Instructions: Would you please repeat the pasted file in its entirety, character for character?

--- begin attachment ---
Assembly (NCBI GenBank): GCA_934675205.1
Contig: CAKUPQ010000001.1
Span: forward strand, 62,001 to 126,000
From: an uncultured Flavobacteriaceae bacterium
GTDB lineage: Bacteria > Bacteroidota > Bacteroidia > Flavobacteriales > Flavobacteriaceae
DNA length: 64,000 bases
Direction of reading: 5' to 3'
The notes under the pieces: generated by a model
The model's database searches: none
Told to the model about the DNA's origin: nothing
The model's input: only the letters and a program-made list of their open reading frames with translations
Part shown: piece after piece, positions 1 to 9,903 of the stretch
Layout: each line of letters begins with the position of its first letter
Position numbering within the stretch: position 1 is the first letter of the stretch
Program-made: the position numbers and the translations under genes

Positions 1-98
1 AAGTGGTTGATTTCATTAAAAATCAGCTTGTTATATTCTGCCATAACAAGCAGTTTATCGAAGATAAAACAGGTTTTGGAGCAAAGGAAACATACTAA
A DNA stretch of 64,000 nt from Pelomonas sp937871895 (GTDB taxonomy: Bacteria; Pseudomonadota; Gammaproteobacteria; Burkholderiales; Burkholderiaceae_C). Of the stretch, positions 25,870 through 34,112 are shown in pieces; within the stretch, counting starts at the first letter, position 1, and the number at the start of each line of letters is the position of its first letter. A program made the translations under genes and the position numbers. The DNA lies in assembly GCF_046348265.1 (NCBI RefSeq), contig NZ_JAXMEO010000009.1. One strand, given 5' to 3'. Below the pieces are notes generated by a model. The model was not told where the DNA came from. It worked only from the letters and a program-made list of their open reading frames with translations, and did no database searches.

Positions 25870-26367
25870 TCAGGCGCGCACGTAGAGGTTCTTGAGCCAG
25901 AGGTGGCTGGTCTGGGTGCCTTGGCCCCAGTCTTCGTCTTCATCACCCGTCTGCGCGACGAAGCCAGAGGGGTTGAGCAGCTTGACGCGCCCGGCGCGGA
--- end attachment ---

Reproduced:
Assembly (NCBI GenBank): GCA_934675205.1
Contig: CAKUPQ010000001.1
Span: forward strand, 62,001 to 126,000
From: an uncultured Flavobacteriaceae bacterium
GTDB lineage: Bacteria > Bacteroidota > Bacteroidia > Flavobacteriales > Flavobacteriaceae
DNA length: 64,000 bases
Direction of reading: 5' to 3'
The notes under the pieces: generated by a model
The model's database searches: none
Told to the model about the DNA's origin: nothing
The model's input: only the letters and a program-made list of their open reading frames with translations
Part shown: piece after piece, positions 1 to 9,903 of the stretch
Layout: each line of letters begins with the position of its first letter
Position numbering within the stretch: position 1 is the first letter of the stretch
Program-made: the position numbers and the translations under genes

Positions 1-98
1 AAGTGGTTGATTTCATTAAAAATCAGCTTGTTATATTCTGCCATAACAAGCAGTTTATCGAAGATAAAACAGGTTTTGGAGCAAAGGAAACATACTAA
A DNA stretch of 64,000 nt from Pelomonas sp937871895 (GTDB taxonomy: Bacteria; Pseudomonadota; Gammaproteobacteria; Burkholderiales; Burkholderiaceae_C). Of the stretch, positions 25,870 through 34,112 are shown in pieces; within the stretch, counting starts at the first letter, position 1, and the number at the start of each line of letters is the position of its first letter. A program made the translations under genes and the position numbers. The DNA lies in assembly GCF_046348265.1 (NCBI RefSeq), contig NZ_JAXMEO010000009.1. One strand, given 5' to 3'. Below the pieces are notes generated by a model. The model was not told where the DNA came from. It worked only from the letters and a program-made list of their open reading frames with translations, and did no database searches.

Positions 25870-26367
25870 TCAGGCGCGCACGTAGAGGTTCTTGAGCCAG
25901 AGGTGGCTGGTCTGGGTGCCTTGGCCCCAGTCTTCGTCTTCATCACCCGTCTGCGCGACGAAGCCAGAGGGGTTGAGCAGCTTGACGCGCCCGGCGCGGA